It’s the end of July and hockey topics are thin at best. Numbers crunch, save percentages waged and other pertinent stats hit the street to make light of some hockey news, any hockey news at all. Thus we come to the new debate formulated by those stat geeks who can’t stop picking at the numbers. I like the stat geeks. I enjoy their mathematical brain and revel in their statistical evaluation of key players and future Hall of Famers. Apparently, Detroit’s Chris Osgood is the most recent target of the fame or lame game.
Chris Osgood has expressed his interest in hanging out at Tigers games, and he will get his wish retiring from the NHL this month. Osgood played only 11 games last season for Detroit being sidelined after undergoing sports hernia surgery in January. Osgood has 401 wins in his career which is the 10th best in the league ever. Osgood’s netminding spanned 14 seasons, and he earned three Stanley Cups. Not bad. The issue is his clutch, particularly in the crucial Game 7s where Osgood’s record is 2-4 in six games, and his save percentage just .901. “Ozzie” is being passed off as an average goaltender hiding behind one of the best teams in the league. So. Most Hockeytown nuts are aware of that. He’s being considered because it is not an easy job to mind the pipes for the Wings. They win, so does the goaltender.
A few articles have expressed dismay at the Ozzie hype and his Hall of Fame candidacy. When Ozzie was in net, the Wings delivered a .629 win percentage and an improved .640 when he was not in goal. It doesn’t matter. Osgood stood in goal and backed the Wings through playoffs and Stanley Cup victories. He’s worthy of being looked at because he was the goaltender for one of the best teams in the league. This is a consideration and there has been no guarantee made for Osgood to make the Hall of Fame.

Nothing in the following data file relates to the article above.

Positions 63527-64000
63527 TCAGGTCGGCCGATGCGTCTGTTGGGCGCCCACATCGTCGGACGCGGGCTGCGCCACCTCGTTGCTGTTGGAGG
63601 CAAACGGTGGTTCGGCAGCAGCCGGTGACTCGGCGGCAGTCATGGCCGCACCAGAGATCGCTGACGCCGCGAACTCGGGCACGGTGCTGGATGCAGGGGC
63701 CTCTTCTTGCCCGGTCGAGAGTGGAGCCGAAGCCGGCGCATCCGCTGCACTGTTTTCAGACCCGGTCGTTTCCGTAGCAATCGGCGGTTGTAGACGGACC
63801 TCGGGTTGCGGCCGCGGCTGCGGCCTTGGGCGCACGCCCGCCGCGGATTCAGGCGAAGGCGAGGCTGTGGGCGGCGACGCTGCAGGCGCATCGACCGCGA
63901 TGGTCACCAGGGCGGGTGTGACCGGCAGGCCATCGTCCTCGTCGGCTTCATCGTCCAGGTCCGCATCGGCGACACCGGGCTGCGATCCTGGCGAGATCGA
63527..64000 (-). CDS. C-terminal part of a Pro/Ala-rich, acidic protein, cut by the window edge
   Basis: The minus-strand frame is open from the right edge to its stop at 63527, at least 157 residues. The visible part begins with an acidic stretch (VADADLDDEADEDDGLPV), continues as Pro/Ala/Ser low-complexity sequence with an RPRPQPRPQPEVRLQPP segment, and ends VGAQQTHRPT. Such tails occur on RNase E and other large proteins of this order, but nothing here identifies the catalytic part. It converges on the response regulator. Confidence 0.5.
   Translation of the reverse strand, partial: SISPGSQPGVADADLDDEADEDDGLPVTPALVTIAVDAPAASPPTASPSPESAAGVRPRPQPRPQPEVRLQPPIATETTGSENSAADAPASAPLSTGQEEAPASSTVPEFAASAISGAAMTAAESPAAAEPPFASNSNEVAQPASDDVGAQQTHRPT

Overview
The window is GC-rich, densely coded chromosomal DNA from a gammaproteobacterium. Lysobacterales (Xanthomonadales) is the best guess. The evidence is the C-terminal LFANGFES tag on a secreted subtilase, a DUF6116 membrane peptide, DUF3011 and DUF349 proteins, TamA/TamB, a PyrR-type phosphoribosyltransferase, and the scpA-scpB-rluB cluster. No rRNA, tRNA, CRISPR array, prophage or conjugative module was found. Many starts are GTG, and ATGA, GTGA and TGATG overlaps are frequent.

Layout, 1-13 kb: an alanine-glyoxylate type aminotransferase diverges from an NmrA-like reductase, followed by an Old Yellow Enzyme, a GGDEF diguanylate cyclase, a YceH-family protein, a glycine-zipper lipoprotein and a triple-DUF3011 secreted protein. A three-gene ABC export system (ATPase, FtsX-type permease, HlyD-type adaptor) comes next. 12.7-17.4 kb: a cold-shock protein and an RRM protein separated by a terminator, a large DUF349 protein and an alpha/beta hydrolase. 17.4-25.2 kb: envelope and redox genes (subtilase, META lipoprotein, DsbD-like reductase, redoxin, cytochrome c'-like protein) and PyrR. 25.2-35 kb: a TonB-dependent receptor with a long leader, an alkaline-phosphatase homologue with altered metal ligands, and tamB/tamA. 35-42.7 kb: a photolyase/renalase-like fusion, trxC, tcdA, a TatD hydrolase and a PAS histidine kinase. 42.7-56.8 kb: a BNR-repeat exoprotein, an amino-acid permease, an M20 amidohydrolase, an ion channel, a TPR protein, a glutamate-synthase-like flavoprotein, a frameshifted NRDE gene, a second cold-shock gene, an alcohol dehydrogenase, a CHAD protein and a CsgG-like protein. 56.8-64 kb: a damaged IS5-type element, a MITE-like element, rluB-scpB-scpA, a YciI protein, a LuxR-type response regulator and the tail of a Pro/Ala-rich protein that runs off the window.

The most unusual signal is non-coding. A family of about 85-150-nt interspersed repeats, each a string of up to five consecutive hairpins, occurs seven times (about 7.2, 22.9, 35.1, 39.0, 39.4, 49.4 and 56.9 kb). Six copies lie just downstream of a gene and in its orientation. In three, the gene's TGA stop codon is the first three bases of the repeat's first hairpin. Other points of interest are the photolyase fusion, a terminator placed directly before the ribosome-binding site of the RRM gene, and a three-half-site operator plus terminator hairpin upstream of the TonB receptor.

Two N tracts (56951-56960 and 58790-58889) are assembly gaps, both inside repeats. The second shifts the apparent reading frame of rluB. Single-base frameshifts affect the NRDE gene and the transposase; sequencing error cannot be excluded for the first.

Netminder needs keep Joey MacDonald at Joe Louis Arena in the No. 3 spot. Not so spectacular, but it will have to do. The likelihood of McDonald seeing ice time will be minimal. The Red Wings turn out phenomenal talent, but are the goaltenders hiding behind the team? Could the weakest link of the Wings be behind the mask?
Detroit signed Howard to a two-year deal in February and will stay put for now. At least the deal was limited and not an extensive contract like that of Roberto Luongo’s 12-year, $64 million deal. Jimmy Howard has become legend in fantasy hockey leagues, yet many Wings fans are ambivalent on his work ethic and his abilities in general.
Ty Conklin signed a 1-year deal as backup for Howard. Conklin is no stranger to the Wings playing in 2008-09, going 25-11-2 with a 2.51 GAA. Conklin had 37 starts and 40 games with Detroit three seasons ago, which were both career highs. He has only appeared in two career playoff games, neither as a starter.
Goaltending hasn’t been a huge priority for the Red Wings because the emphasis has always been the blueline and production line. Datsyuk, Zetterberg and Franzen will again step into the powerhouse roles, and Jimmy Howard will dazzle or dwindle.